The sounds of music filter through the lines of The City, by Dean Koontz. And, it’s not just the rhythm of the words or the pitter-patter of the symbols. There’s something quite like soul that breathes (and even seems to come alive) in the pages of this novel.
- The City (Miss. Pearl). The city is a character. She’s the fairy godmother, the savior, and the creator. She breathes life into the story (and into Jonah), but she’s also the ghostly, enigmatic thread that carries strange-and-horrible portent. There’s something of her presence–often felt, but seldom seen. She is his guide–an ethereal, Trickster-like, even all-mythos figure. But, she saves Jonah not only from his nightmares, but also from a life bereft of music.
- The Doer (Amalia). In a fairy tale, Amalia would be Cinderella, the hard-working (but under-appreciated) girl–soon-to-be whisked away by her Prince Charming to her castle on the hill. In The City, she’s the protective older sister, friend, and even a romantic focal point (puppy love); but she’s also the catalyst by which Jonah discovers art. As he explains, she “enormously expanded” his world… “threw open doors … that otherwise might have remained closed for many years or perhaps even forever.”
- The Prophet (Jonah). Like the Biblical Jonah, he’s reluctant in his mission (he’s uncertain–he repeatedly asks Miss Pearl what to do). Instead of finding himself in the belly of a whale, though, our Jonah secretly schemes to uncover the truth and protect his family. She tells him: “You have to make your own future, day by day… what happens next is up to all the people… Your part is up to you.”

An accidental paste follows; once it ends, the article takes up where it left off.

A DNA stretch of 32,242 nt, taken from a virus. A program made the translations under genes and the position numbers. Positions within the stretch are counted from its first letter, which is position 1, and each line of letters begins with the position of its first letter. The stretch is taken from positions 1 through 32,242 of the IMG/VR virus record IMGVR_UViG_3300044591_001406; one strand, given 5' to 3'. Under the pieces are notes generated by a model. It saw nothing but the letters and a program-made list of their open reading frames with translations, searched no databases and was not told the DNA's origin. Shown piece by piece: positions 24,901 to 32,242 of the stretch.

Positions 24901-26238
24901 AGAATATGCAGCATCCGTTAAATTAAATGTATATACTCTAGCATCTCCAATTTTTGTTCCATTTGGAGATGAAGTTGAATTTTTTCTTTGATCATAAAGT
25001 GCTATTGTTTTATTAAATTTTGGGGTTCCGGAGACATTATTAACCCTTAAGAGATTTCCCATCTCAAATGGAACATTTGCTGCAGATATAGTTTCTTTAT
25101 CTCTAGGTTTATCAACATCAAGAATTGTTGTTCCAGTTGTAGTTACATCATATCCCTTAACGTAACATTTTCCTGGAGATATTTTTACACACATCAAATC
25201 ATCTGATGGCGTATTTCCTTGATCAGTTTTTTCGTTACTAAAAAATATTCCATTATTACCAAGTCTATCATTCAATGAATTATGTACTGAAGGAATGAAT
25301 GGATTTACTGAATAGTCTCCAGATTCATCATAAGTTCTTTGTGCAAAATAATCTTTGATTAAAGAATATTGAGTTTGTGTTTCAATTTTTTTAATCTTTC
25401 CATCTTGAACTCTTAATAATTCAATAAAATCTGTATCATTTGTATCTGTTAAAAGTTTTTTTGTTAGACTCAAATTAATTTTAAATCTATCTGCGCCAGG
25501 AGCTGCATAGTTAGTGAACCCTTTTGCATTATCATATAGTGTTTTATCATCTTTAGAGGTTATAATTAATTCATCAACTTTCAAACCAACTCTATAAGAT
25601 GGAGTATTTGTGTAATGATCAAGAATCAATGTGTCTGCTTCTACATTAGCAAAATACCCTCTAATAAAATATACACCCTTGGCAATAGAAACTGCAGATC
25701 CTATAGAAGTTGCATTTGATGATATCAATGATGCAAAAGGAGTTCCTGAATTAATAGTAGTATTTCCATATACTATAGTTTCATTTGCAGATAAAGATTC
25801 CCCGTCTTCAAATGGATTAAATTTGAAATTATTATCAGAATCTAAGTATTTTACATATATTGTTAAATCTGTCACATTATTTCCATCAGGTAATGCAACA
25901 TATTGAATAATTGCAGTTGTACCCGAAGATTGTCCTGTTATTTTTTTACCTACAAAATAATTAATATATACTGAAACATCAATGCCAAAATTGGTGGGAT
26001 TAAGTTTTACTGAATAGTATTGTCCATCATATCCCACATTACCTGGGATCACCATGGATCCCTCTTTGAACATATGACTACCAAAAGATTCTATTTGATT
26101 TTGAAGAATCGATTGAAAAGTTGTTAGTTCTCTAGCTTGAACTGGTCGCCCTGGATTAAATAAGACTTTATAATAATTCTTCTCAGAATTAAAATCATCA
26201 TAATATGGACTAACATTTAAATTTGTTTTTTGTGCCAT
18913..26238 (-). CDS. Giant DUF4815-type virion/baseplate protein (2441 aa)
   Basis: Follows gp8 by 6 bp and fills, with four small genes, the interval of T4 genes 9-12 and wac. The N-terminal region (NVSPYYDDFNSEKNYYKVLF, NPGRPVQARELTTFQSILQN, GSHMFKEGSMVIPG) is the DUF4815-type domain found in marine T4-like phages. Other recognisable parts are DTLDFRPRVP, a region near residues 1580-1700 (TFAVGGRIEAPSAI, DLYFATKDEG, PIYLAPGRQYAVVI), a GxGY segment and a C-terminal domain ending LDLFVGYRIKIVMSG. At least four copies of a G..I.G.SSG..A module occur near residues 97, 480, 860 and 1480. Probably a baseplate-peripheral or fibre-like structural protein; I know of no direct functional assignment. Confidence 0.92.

- I Hear America Singing. Sounds (music) spring from the streets and the clubs–all the madness and blissful innocence. They could as well be Whitman’s song of America. But just as we seem to hear America singing, we also hear weeping. There’s a vitality and intensity in the city’s people, but all of them have experienced tragic loss.
“Birds sang in the trees,” Jonah says, “crickets chirruped in the grass, bouncy doo-wop music came from the phonograph in the house next door, three laughing children played some game on a porch across the street, and it all sounded like doomsday music to me.”
Following Jonah’s story, we see and understand the “fragility of life, the ephemeral nature of everything we seek and create in this world.” We’re all broken birds… trying to make sense of what’s happened, and then molding those sorrows (born out of tragedies) into something that resembles hope.